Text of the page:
In order to establish a cause of action for breach of a fiduciary duty with respect to the execution of the agreement, plaintiff must establish the existence of a fiduciary relationship, misconduct by defendant, and that such misconduct “induced plaintiff to engage in the transaction in question,” directly causing the loss about which plaintiff complains (Laub v. Faessel, 297 A.D.2d 28, 31, 745 N.Y.S.2d 534).   In support of her motion, plaintiff failed to establish any misconduct by defendant that induced her to execute the agreement.   In support of his cross motion, however, defendant established the absence of misconduct, and plaintiff failed to raise a triable issue of fact.

With respect to the sixth cause of action, alleging the “absence of a meeting of the minds,” we conclude that defendant established that there was a meeting of the minds concerning the material terms of the agreement (see Express Indus. & Term. Corp. v. New York State Dept. of Transp., 93 N.Y.2d 584, 589, 693 N.Y.S.2d 857, 715 N.E.2d 1050).   The date of defendant's signature is not a material term of the agreement, and plaintiff failed to raise a triable issue of fact whether the parties had not, in fact, agreed on the material terms of the agreement.

 Finally, with respect to the seventh cause of action, alleging unconscionability, we conclude that, on its face, the agreement is not unconscionable.   An unconscionable bargain is “one such as no [person] in his [or her] senses and not under delusion would make on the one hand, and as no honest and fair [person] would accept on the other” (Christian, 42 N.Y.2d at 71, 396 N.Y.S.2d 817, 365 N.E.2d 849 [internal quotation marks omitted] ).   Defendant established that the agreement was not achieved by overreaching or fraud (see id. at 72-73, 396 N.Y.S.2d 817, 365 N.E.2d 849) and was not “facially unfair” (Siclari v. Siclari, 291 A.D.2d 392, 393, 736 N.Y.S.2d 908).   Plaintiff alleges that subsequent events have rendered the agreement unconscionable in its application to the parties' financial situation.   According to plaintiff, defendant implemented the agreement by taking his compensation from his business in part in the form of durable assets that were titled in the name of the business, compensation that otherwise would have been marital income and would have been used to purchase marital property.   Plaintiff alleges that defendant thereby purportedly insulated such assets, including the marital residence, from plaintiff's claims for equitable distribution, at least according to a strict and literal reading of the parties' agreement.   Although courts are authorized to review whether maintenance agreements are unconscionable at the time of entry of a final judgment of divorce (see Domestic Relations Law § 236[B][3][3] ), they have no such authority concerning distribution of property (see § 236[B][3] [2] ).   The agreement here concerns only property and is silent with respect to maintenance.   Defendant therefore is entitled to summary judgment dismissing that cause of action.   Nonetheless, issues remain concerning whether the agreement was performed by defendant or applied by him to the parties' financial situation in such a manner as to violate the express or implicit promises contained therein.   Moreover, we note that, if plaintiff seeks maintenance, the distribution of property is a factor the court must consider in determining the amount and duration of such maintenance (see § 236[B][6] [a] ).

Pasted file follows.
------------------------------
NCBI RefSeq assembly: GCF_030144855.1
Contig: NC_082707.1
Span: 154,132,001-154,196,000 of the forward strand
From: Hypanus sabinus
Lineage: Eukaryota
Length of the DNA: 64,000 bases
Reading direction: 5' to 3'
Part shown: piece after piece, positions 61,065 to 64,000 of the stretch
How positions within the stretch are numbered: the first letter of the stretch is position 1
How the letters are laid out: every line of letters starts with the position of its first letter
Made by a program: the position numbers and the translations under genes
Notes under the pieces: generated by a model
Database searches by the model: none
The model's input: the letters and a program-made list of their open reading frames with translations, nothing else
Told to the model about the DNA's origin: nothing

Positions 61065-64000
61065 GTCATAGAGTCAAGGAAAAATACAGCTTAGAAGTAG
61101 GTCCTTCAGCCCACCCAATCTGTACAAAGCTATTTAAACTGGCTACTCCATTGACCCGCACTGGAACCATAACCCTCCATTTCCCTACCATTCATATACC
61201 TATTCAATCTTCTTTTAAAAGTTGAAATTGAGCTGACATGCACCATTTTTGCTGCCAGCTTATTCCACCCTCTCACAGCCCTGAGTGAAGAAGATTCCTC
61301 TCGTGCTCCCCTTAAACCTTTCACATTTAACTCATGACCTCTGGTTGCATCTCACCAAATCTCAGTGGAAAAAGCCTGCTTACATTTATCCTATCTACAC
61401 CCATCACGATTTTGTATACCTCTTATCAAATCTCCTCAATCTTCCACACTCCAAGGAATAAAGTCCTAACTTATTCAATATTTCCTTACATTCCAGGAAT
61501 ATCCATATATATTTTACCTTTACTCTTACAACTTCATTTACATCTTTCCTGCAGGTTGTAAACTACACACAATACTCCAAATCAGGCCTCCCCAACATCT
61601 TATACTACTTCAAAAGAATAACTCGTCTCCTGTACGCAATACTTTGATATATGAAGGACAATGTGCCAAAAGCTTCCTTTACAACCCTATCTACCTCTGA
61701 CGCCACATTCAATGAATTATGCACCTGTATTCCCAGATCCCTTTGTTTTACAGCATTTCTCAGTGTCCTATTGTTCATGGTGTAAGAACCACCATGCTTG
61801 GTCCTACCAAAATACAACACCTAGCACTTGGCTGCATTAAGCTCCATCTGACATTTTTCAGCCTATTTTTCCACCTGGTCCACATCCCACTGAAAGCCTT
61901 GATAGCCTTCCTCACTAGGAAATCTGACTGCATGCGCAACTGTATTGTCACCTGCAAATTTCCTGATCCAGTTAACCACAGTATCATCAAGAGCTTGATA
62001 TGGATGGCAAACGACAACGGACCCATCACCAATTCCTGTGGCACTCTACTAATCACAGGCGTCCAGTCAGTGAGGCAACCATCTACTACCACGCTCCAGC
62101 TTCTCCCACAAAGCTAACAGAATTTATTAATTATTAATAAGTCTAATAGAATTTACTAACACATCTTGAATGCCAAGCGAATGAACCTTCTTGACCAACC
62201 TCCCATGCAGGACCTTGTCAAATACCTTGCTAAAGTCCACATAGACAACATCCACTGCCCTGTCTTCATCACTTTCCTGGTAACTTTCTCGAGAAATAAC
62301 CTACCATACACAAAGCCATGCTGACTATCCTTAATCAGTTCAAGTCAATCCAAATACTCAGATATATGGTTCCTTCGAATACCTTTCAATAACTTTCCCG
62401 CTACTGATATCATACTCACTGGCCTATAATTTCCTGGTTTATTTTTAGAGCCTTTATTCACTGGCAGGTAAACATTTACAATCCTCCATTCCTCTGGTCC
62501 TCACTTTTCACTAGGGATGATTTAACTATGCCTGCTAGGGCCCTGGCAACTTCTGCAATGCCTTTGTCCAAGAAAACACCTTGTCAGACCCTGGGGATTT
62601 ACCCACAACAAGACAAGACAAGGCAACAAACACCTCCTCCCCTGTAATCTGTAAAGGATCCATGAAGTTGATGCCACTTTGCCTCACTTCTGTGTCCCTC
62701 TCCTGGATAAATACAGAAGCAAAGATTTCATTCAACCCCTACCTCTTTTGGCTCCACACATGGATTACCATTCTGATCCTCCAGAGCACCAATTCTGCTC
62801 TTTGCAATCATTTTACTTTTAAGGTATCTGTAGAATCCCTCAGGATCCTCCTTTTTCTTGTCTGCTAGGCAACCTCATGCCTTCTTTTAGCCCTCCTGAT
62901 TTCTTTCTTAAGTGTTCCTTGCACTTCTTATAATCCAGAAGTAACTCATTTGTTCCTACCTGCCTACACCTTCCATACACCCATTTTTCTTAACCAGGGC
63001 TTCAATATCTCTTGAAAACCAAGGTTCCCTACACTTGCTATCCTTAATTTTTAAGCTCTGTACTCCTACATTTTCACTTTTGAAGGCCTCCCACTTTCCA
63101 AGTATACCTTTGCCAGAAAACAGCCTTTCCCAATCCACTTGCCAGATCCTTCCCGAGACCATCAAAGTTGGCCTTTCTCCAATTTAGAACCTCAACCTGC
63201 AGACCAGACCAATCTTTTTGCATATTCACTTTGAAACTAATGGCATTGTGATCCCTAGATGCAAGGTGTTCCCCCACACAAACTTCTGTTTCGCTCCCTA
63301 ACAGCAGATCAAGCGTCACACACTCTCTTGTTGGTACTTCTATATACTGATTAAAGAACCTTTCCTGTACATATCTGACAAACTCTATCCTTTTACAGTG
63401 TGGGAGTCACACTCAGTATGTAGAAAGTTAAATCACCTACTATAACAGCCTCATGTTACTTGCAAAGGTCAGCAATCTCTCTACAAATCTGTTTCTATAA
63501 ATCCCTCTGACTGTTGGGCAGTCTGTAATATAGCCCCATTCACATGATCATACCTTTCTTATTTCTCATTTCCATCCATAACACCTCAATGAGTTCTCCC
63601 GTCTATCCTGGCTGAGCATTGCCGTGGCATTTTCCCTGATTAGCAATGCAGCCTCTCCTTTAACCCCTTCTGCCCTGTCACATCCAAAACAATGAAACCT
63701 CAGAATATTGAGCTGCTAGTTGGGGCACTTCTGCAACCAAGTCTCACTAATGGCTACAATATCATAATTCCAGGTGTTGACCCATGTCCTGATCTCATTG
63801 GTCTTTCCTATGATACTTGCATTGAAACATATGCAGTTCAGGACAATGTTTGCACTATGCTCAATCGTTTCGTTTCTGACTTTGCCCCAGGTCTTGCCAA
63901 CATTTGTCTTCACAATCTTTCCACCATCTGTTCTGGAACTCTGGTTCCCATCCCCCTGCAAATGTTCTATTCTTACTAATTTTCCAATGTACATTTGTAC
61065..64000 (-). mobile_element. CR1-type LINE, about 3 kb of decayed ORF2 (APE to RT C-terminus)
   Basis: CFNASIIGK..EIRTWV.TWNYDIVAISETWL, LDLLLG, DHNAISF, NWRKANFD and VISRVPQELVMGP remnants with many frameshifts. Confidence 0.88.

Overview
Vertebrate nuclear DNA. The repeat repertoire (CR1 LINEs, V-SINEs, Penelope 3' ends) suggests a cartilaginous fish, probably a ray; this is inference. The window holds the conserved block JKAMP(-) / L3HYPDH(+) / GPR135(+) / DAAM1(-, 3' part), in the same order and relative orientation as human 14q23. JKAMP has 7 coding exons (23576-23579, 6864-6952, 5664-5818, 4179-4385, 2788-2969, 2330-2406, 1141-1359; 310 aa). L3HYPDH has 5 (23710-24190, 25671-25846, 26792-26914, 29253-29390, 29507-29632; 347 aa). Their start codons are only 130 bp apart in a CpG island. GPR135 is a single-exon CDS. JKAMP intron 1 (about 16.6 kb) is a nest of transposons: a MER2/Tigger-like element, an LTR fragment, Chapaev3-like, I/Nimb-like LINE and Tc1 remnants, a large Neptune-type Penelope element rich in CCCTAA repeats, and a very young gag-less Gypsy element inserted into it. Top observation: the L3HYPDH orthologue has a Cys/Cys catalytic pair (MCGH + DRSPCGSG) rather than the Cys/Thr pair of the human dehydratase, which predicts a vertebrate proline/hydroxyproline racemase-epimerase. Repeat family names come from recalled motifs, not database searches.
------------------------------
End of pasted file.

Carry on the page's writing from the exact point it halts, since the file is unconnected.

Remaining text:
Based on the foregoing, we see no need to address defendant's contention that plaintiff ratified the agreement.

It is hereby ORDERED that the order so appealed from be and the same hereby is unanimously reversed on the law without costs, the motion is denied, the cross motion is granted and the second through seventh causes of action are dismissed.